Researchers at the Institute of Endocrinology and Metabolism at Tel Aviv-Sourasky Medical Center have discovered that after one year of treatment with testosterone, transgender men preserved their ovary function. This means that there is the potential that they may be able to participate in reproduction sometime in their future. This study provides some great news to transgender men and their partners who one day would like to have children of their own. This is an important study that will have repercussions in the greater transgender community as whole-- it means they have gone a further step forward in the fight for basic human rights such as choosing whether or not they want to have children.
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Transgender men often seek out testosterone therapy to affirm their physical appearance with their gender identity. This study analyzed 52 transgender men who had been receiving testosterone treatment for at least one year-- about two thirds of which had already expressed desire to have children one day, or were unsure. The men’s hormone levels were analyzed and they were given an ultrasound to see how the uterus had been impacted after 12 months of testosterone.
Researchers found that the anti-Mullerian hormone (AMH) was still within the normal range expected for fertility-- and the overall quantity of this hormone had only decreased slightly in this population even after testosterone. This was also coupled with the fact that their antral follicular count remained unchanged-- which indicates that their ovarian function was well preserved. A final thing to note from this study was that the thickness of the endometrium was also unchanged after testosterone therapy. A thick uterine lining is crucial to implantation and development of a fetus.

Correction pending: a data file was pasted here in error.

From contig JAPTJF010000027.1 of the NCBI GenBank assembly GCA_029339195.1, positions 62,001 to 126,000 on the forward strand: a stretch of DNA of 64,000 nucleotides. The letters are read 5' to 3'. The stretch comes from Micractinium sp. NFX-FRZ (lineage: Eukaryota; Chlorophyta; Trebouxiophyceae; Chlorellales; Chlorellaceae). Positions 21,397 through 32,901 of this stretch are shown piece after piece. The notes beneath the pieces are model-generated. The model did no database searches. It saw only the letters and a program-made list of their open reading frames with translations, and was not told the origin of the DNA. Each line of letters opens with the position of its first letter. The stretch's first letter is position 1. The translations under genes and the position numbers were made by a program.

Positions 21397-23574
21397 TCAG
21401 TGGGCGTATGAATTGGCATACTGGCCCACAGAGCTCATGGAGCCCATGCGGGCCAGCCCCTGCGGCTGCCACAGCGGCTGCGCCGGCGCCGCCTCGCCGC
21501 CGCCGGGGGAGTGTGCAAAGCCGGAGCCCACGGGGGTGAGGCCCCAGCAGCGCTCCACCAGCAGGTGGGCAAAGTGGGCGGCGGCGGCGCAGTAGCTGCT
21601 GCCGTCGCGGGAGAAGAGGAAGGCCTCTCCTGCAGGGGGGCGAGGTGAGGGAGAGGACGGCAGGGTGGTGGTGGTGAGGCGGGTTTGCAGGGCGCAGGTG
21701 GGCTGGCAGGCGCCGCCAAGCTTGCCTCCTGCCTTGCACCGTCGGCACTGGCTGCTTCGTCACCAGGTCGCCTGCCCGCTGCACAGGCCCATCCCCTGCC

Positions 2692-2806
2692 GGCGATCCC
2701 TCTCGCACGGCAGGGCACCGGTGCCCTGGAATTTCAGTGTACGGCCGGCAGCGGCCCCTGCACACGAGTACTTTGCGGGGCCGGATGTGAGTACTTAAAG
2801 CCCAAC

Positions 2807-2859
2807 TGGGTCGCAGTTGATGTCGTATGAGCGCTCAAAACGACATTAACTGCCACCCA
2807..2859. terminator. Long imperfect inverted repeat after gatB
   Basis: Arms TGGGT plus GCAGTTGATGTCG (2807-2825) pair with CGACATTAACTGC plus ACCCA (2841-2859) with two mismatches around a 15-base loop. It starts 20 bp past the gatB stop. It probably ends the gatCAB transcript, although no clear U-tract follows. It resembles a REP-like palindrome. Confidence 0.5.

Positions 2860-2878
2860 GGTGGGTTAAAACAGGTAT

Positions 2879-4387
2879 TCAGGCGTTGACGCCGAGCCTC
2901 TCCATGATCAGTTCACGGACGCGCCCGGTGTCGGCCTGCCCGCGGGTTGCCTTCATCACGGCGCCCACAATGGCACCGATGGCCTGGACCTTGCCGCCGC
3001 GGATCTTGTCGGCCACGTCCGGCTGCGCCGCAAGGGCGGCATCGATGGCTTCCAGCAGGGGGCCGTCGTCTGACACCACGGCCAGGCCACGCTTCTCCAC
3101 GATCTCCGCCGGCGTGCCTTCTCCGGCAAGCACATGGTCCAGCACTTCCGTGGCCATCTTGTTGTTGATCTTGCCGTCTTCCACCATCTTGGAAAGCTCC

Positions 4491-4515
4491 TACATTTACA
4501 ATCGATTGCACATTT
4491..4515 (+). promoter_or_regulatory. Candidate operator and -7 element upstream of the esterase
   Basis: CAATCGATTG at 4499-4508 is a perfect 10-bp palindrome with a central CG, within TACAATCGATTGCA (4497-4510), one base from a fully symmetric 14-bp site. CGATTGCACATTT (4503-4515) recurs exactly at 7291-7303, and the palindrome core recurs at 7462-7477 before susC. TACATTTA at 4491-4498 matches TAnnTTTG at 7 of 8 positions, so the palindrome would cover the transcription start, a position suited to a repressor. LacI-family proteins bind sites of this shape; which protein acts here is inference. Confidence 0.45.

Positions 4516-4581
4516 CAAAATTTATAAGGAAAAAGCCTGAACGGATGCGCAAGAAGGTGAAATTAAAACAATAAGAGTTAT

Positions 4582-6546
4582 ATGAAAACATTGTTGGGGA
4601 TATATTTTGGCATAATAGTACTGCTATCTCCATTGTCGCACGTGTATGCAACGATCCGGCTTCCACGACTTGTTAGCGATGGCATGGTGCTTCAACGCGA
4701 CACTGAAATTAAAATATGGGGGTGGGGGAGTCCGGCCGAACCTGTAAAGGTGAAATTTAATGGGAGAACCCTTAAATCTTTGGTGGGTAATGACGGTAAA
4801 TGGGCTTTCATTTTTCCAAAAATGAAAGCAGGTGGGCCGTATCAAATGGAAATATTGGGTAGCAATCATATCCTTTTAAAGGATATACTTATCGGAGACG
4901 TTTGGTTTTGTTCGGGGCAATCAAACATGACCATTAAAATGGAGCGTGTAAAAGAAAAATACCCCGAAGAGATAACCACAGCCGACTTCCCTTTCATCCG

Transgender men start to take testosterone either via parenteral or transdermal preparations-- looking to gain male levels of testosterone. Transgender hormone therapy is a popular option because it allows transgender men to achieve the physical appearance of the gender they identify with. Now that this study has proven that their ovaries and uterus remain preserved enough for reproduction, it gives them the freedom to have children themselves or with a surrogate.
The long-term effects of testosterone on fertility are unknown, so it is still recommended that transgender men cease testosterone treatment around three months before beginning fertility treatment. Although there is still the need to investigate the effects of testosterone on egg quality and IVF embryos, this study has greater implications for the transgender community. It provides them with the choice to decide whether or not they want to have their own children with their partners-- a choice that they were unsure was theirs to make in the past.
This study has proven that transgender men retain their ovary function even after one year of testosterone treatment. This means that their ovaries and uterus may be able to sustain a pregnancy in the future. The greater implications for the transgender community are massive, and are a step closer to affirming the human rights of transgender people.